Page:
It was the 20th time in the past 24 years that the winner came out of the final Sunday pairing, but the first time it’s happened since 2010.

It was shaping up to be a two-man race between Watson and Spieth on the front nine. Spieth birdied four of his first seven holes, highlighted by a holed-out bunker shot on No. 4, and took a two-shot lead over Watson after seven.

By the time the two hit the second nine, Watson had picked up four shots on Spieth and was two shots ahead. Watson birdied No. 8 and Spieth made bogey to even it up. Watson then birdied No. 9 and Spieth again made bogey, missing a short par putt.

“Nos. 8 and 9 were the turning points of the day,” Spieth said. “When I got to No. 10, I still thought I could get back into it.”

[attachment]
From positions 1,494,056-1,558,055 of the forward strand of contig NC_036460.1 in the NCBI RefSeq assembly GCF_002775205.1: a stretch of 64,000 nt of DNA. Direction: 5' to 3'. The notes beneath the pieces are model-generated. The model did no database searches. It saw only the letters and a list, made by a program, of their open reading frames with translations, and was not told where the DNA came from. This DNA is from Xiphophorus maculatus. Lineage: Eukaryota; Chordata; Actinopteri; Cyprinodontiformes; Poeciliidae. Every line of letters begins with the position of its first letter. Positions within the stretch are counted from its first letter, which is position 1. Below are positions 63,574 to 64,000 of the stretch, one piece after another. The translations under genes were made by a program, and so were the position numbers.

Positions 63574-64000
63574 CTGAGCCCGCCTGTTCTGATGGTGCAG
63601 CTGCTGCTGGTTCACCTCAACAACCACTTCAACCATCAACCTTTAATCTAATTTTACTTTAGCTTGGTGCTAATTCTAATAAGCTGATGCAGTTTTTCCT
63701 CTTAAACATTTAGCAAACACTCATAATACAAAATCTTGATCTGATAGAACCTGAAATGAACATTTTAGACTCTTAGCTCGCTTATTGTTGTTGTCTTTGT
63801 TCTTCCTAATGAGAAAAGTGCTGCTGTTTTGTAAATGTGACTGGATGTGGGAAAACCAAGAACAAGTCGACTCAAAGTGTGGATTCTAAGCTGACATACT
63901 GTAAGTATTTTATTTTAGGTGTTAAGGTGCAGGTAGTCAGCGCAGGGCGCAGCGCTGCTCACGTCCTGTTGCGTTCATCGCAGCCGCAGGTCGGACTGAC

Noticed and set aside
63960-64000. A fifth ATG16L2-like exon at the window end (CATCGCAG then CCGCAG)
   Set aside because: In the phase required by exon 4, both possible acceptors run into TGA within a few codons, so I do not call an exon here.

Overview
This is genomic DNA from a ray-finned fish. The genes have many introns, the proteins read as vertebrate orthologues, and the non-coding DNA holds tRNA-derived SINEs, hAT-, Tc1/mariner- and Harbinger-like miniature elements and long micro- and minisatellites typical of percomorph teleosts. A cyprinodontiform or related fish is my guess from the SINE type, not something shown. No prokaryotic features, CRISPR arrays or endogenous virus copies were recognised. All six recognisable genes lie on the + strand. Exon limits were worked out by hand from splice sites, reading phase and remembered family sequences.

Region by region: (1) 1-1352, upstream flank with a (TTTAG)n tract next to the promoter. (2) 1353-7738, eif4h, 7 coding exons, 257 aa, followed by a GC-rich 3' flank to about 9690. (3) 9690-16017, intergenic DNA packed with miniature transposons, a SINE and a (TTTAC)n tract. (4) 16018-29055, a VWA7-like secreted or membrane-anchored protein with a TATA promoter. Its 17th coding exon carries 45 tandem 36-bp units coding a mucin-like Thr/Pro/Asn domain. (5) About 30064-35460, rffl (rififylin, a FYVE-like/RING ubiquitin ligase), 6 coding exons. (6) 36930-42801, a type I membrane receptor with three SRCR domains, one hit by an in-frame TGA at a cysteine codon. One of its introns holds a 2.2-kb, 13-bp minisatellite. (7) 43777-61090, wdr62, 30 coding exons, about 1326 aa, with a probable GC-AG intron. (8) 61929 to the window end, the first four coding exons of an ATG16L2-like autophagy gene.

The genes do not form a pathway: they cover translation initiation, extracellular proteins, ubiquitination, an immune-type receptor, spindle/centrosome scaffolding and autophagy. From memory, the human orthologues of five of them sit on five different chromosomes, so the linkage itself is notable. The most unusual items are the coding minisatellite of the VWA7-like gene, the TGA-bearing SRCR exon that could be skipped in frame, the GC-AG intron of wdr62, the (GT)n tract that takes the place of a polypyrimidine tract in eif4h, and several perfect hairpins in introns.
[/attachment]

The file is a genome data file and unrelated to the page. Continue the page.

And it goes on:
Spieth moved back to within a shot with a par save from a bunker on No. 10, which Watson bogeyed. It was on No. 10 that Spieth showed his first signs of anger, banging his club into the turf after his second shot found the bunker.

Watson went back up by two shots when he got up-and-down for par on the devilish par-3 12th hole, where Spieth scrambled to make bogey after hitting his tee shot in the water.

Watson put the hammer down with a 366-yard tee shot that hit a tree but still made it around the corner on the par-5 13th hole.

“That’s his day,” Spieth said after hearing about the shot.

It set up a wedge to 35 feet, which Watson two-putted, making a 7-footer to go up by three shots on Spieth.

They both parred the final five holes. Blixt played his final six in 1-under, catching Spieth for a share of second place.